I think that’s a brilliant idea to be able to have a third-party authority that can measure your trustworthiness. After all, it’s a competitive differentiator. But the exact definition of GDPR compliance is still evolving so it might not be possible to achieve that badge yet in today’s world.

Perhaps in the future there will be auditors that can validate that you’ve implemented classification, controls, and cultural change (all reportable), that can be tidily displayed in a scorecard or some attestation of your organization’s level of trustworthiness. I would start with a maturity model. There are many emerging around privacy, including the CMMI Cybersecurity Maturity Model. As you advance in maturity, you can earn badges.

How do I commence the process of effective data classification in my organization?

The most important thing to do is to have all end users start classifying newly created and recently accessed content from this day forward. It isn’t practical or physically achievable to freeze frame an organization and try to discover all its content, the meaning of the content, and apply a classification level to it. The grounds will be shifting under your feet as users are creating new content 24/7 around the globe.

Deploying a tool like Titus Data Classification is done in conjunction with a few other steps:

You need to have an agreed-upon classification schema that’s been accepted as policy inside the organization and shared across business units. This should be part of an information security policy that addresses the handling procedures and provides guidance on the controls you can put in place.

Most importantly, though, is communication with your user base. Let them know the importance of classification, how you’ll be using it, and what the benefits are to them and the business. This really is a change management initiative – driving a security culture, with privacy built in by design and default.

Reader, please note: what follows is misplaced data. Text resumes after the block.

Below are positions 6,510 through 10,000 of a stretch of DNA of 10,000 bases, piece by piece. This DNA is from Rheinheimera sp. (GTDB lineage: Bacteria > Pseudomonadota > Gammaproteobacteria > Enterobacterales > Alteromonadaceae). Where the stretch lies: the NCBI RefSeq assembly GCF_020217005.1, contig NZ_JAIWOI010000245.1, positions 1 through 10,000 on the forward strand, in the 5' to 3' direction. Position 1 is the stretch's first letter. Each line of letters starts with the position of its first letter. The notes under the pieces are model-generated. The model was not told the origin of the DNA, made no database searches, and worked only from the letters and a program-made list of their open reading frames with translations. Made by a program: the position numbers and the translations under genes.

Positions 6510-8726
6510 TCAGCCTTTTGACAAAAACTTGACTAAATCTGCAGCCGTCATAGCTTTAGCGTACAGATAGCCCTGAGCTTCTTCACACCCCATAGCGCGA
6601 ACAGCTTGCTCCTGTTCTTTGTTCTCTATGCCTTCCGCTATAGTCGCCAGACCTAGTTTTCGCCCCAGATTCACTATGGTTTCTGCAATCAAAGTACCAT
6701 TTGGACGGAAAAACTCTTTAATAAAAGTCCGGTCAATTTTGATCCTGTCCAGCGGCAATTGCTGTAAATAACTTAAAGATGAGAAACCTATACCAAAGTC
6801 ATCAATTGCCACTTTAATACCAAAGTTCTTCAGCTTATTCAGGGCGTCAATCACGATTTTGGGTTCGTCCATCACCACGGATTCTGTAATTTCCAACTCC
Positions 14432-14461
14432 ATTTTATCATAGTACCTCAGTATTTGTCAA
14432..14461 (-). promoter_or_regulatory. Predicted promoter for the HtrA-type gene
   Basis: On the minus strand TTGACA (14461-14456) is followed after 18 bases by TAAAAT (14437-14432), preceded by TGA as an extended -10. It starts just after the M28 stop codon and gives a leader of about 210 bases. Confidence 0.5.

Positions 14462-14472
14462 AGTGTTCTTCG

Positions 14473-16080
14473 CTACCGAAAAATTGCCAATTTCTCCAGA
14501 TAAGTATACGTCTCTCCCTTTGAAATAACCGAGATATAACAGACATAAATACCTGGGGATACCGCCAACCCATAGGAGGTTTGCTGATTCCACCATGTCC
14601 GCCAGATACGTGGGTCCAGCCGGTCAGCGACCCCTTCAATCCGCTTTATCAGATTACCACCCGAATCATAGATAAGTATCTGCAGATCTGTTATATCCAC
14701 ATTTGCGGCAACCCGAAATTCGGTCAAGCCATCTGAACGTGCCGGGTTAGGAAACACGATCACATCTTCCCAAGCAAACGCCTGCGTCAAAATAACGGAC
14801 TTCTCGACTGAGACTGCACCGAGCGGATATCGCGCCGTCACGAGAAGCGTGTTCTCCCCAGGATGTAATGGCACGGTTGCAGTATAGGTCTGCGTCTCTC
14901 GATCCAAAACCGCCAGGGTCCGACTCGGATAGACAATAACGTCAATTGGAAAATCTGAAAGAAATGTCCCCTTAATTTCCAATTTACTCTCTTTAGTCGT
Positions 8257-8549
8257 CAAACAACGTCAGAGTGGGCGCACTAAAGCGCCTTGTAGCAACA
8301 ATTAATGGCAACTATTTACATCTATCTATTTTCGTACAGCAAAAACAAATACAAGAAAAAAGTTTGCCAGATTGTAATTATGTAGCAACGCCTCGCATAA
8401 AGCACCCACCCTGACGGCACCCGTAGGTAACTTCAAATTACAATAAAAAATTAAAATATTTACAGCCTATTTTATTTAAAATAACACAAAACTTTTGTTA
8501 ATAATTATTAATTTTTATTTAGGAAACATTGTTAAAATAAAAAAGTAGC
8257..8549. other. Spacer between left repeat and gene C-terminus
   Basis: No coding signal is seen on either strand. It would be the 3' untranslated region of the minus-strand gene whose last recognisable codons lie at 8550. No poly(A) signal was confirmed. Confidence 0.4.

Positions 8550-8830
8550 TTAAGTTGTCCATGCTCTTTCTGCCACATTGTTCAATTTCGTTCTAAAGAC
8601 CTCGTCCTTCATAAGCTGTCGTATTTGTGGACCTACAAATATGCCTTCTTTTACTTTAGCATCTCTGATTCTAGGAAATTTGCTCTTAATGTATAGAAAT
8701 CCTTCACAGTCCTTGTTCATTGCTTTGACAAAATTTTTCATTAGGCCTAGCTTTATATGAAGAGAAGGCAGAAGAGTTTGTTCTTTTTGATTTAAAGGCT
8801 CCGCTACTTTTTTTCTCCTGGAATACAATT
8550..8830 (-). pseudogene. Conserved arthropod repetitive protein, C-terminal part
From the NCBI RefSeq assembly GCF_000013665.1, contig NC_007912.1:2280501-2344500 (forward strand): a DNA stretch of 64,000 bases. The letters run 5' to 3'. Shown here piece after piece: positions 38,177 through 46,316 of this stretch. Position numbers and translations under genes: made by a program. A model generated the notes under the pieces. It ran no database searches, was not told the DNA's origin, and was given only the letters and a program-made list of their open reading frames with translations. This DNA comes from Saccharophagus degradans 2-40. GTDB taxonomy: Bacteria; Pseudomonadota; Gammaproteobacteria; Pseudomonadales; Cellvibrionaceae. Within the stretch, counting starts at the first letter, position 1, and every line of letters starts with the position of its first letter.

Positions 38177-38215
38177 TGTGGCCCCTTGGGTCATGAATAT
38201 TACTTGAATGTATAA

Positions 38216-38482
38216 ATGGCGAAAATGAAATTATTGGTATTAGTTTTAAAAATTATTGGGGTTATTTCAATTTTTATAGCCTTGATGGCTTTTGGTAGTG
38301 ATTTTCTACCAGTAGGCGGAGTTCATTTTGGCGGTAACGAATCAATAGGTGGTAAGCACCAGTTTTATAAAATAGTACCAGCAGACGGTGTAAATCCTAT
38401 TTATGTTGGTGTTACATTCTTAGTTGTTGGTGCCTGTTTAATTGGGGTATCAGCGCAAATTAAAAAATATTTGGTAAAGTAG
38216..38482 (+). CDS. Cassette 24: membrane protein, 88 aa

Based on your experience, what is the duration of a data-mapping classification program, and what are the pitfalls?

Like any project, the speed a project gets deployed depends on the ability to make decisions. Once you have your decisions made, you know what you want your classification schema to look like, and you have the right approvals, deploying a tool can be as fast as you can physically get it out there.

In terms of pitfalls, one of the most important things to watch for is the dependency on default classifications. It’s tempting not to involve end users so many organizations move to a default classification. The challenge with that is that you’ll end up classifying all of your content with that same default value. Going this route means missing many opportunities: Culture change, education, and accurately mapping the content to the right categories to ensure appropriate protection.

The second biggest pitfall is not having an executive sponsor and failing to leverage a change management program. You need both so your organization can make the important cultural and behavioural changes to protect personal data and comply with GDPR, leveraging whatever technology you choose.

Data protection doesn’t have to be complicated

But it does need a thoughtful approach that involves taking the right steps at the right time. If you missed the ISACA webinar, you can watch the recording here. And be sure to leave us a comment if you have any questions we didn’t cover.